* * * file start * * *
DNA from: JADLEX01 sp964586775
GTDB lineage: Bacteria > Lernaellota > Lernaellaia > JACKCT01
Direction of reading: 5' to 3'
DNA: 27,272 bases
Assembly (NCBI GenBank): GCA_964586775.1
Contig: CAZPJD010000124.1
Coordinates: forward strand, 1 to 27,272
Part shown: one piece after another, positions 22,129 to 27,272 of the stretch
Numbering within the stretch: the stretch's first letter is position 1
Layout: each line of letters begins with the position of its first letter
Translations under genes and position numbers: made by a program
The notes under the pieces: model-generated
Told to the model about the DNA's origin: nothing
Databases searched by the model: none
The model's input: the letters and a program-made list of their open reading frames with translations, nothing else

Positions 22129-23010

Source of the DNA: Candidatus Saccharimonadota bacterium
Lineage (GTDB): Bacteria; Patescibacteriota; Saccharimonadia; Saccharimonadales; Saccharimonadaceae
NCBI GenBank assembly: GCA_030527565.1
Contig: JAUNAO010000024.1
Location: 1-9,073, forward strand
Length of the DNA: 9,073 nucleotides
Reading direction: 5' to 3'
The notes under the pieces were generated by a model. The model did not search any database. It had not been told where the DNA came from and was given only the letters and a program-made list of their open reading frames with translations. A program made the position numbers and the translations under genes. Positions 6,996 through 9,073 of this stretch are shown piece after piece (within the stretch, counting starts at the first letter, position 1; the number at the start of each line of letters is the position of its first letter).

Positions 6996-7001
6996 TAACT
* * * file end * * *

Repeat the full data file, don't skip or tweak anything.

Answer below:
DNA from: JADLEX01 sp964586775
GTDB lineage: Bacteria > Lernaellota > Lernaellaia > JACKCT01
Direction of reading: 5' to 3'
DNA: 27,272 bases
Assembly (NCBI GenBank): GCA_964586775.1
Contig: CAZPJD010000124.1
Coordinates: forward strand, 1 to 27,272
Part shown: one piece after another, positions 22,129 to 27,272 of the stretch
Numbering within the stretch: the stretch's first letter is position 1
Layout: each line of letters begins with the position of its first letter
Translations under genes and position numbers: made by a program
The notes under the pieces: model-generated
Told to the model about the DNA's origin: nothing
Databases searched by the model: none
The model's input: the letters and a program-made list of their open reading frames with translations, nothing else

Positions 22129-23010

Source of the DNA: Candidatus Saccharimonadota bacterium
Lineage (GTDB): Bacteria; Patescibacteriota; Saccharimonadia; Saccharimonadales; Saccharimonadaceae
NCBI GenBank assembly: GCA_030527565.1
Contig: JAUNAO010000024.1
Location: 1-9,073, forward strand
Length of the DNA: 9,073 nucleotides
Reading direction: 5' to 3'
The notes under the pieces were generated by a model. The model did not search any database. It had not been told where the DNA came from and was given only the letters and a program-made list of their open reading frames with translations. A program made the position numbers and the translations under genes. Positions 6,996 through 9,073 of this stretch are shown piece after piece (within the stretch, counting starts at the first letter, position 1; the number at the start of each line of letters is the position of its first letter).

Positions 6996-7001
6996 TAACT